It’s that time of year when our social calendar begins to fill up with holiday gatherings, coffee with friends and Christmas shopping. One of those engagements sometimes include the “office party” when coworkers let down their hair, loosen their ties, take off their bras and start dancing on table tops after three glasses of White Zinfandel. They say there are three rules at work parties:
- Don’t ask for a raise.
- Don’t sleep with anyone.
- Don’t drink too much.
My “work party” happened on Sunday night. Okay, rule number one is a joke when you work in a restaurant, because we’re already making $2.13 or $5.00 an hour, so what more could we ask? Rule number two is no big deal since I’m married and there is no one at my job I’d want to have sex with even if I was single. And rule number three can go fuck itself.
The party is happening, thankfully, at a restaurant we do not work in and most everyone is there. I mean, why wouldn’t they be? It’s an open bar with free food and most importantly, it’s when we exchange our Secret Santa gifts. Seconds after arriving, I toss my gift onto the table and head to the bar to get my first glass of champagne before the lines gets too deep and the bartender realizes that he is serving the world’s biggest lushes and starts to judge us all. I want to at least catch a buzz before the condescension begins. The tables are set with the typical sad apps that one regularly sees at these types of parties; cubes of cheese, crackers and bread sticks. They’re free and delicious. I hear that after thirty minutes, we will begin seeing passed hors d’oeuvres. Bring it.
At precisely 7:00, the first server appears, looking like she is about to step into a minefield. Her face is wooden and her eyes are glazed over as if she has set herself on auto-pilot and is trying to forget where she is. With her gaze directed just over my head, she mumbles “chicken satay…chicken satay…chicken satay.” In her right hand, she has a stack of bev naps fanned out in such a way to give the illusion of fancy. The food disappears within seconds and we hungrily look towards the kitchen for the next plate of food.
“There it is!” screams Nicole. “What is it? I want a pig in a blanket!”
Disappointingly, it’s spinakopita.
Another zombie server lurches past us, arms ahead of her carrying a plate of crab cakes which are inhaled before she gets to the center of the room. Following her is a man with little pizzas and then another woman with steak-on-a-stick and then more chicken satay. When I see the second round of chicken satay, that is my cue to say hello to the bartender again.
I feel for these workers, I really do. I have been them, working a Christmas party and hating every minute of it. It’s not easy serving people who are there to cut loose and have a good time when all you want to do is go home or at least have your shift drink. Hopefully, they made some bank and they didn’t hate us too much by the end of the night.
Finally, it became time to exchange our Secret Santa gifts. We had a $30 limit and I went a little over because I really liked the name I drew and I also like to outdo everyone and rub it in their faces that I give good gift. For two weeks, I observed Kevin. I listened to his conversations and picked up on clues of things he might like. I noticed that he ate a very specific breakfast every morning at work; 365 brand crunchy almond butter from Whole Foods and Fiber Select Garden Vegetable Wheat Thins. A quick discussion of the film Lincoln one morning informed me that he likes movies. Done. I made a quick trip to Whole Foods and then got him five movie passes through my union that allowed me to get them for six bucks apiece. All told, I spent about $36. He loved his gifts and was very happy.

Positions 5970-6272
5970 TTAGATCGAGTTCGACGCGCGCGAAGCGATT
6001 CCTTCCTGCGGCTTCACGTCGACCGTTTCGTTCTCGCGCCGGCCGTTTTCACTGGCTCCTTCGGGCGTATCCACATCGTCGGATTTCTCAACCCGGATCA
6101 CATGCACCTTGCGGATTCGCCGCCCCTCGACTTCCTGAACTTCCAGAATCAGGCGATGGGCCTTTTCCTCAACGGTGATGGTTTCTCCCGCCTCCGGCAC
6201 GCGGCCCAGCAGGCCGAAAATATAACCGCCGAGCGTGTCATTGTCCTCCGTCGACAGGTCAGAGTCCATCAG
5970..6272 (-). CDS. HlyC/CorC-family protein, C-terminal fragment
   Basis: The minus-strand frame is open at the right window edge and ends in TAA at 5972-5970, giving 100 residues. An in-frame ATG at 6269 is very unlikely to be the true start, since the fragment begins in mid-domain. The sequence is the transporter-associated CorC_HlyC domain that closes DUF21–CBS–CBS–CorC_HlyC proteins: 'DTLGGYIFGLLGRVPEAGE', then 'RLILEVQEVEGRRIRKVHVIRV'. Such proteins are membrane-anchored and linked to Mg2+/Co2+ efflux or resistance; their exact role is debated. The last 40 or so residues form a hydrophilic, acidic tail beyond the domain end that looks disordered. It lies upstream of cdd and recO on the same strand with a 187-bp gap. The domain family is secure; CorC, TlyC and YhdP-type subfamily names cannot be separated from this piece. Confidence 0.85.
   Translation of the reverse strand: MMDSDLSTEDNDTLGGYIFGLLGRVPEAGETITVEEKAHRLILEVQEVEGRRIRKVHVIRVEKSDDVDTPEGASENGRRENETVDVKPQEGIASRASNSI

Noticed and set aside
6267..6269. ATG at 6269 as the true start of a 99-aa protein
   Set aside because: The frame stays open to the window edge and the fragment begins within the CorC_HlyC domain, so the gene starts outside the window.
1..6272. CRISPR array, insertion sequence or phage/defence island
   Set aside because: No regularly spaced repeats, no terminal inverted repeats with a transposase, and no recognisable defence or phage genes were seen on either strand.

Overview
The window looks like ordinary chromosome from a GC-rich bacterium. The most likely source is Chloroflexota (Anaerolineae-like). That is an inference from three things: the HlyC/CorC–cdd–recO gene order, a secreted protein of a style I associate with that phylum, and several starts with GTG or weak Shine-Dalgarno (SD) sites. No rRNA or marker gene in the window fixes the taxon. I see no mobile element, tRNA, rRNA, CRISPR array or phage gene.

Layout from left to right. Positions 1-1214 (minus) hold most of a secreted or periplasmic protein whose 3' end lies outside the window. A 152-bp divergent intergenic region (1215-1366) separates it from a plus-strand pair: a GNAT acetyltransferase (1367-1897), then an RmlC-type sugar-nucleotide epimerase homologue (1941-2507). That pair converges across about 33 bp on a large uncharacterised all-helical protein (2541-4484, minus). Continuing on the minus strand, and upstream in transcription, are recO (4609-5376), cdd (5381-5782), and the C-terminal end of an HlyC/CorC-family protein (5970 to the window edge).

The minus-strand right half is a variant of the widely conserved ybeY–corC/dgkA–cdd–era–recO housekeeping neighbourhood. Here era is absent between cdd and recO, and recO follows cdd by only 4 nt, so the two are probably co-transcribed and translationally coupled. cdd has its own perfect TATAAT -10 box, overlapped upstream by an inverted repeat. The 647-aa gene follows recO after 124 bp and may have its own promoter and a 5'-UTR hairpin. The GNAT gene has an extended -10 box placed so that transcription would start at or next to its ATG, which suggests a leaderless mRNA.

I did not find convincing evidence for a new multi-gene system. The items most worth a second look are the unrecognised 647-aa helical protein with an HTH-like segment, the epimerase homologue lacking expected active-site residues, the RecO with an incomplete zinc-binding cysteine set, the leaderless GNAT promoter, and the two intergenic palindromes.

Now it is my turn. I look around the room waiting for someone to approach me with a present. At long last, Juan, who works in the back, comes up to me with a bag that tells me there is a bottle of something in it. “Good man,” I think. “Although we don’t talk a lot, he obviously knows me well.”
“Merry Christmas. I hope you like this'” he tells me as I eagerly unwrap the packaging expecting to see some Grey Goose or Kettel One or maybe even some Effin. But what do I see before me? A bottle of Chardonnay. But not just any bottle of Chardonnay, a big one. A Yellow Tail. The kind that I use to cook with and that costs $10.99.
“Oh, Yellow Tail. Thank you.”
“Of course I do. I love wine, thank you so much. You shouldn’t have. You really shouldn’t have.”
I look beside me at a friend who is cradling her bottle of Absolut Citron and another friend who is making goo goo eyes at her bottle of Veuve Clicquot. I look down at my massive bottle of cooking wine and sigh.
“I’m so glad you like it. I didn’t know what else to get you.” says Juan.
I give him a hug and he makes his way back to his table.
I quickly ask for another glass of champagne from the bartender and toss down ten dollars for him, roughly the cost of my Secret Santa gift. Am I disappointed? A little, but then Kevin comes back over to tell me how excited he is to go see Life of Pi this week and that he’ll still have four more free movies to go to. He gives me a hug and tells me thank you one more time. I am happy that he likes his presents. I feel good inside and although it may be from the six glasses of bubbly on an empty stomach, I realize that it could also be because the spirit of giving has come over me.
At the end of the night, I gather my things and my bottle of wine and make my way home. I set the Yellow Tail on my counter and know that it will not go to waste. It’s better than a picture frame or candle holders, right? And I know that Juan probably feels as good about giving me the wine as I do about giving Kevin movie tickets, almond butter and Wheat Thins. I’m happy.
I did not ask for a raise, I did not have sex with anyone and I had just the right amount to drink. I would call this work party a success.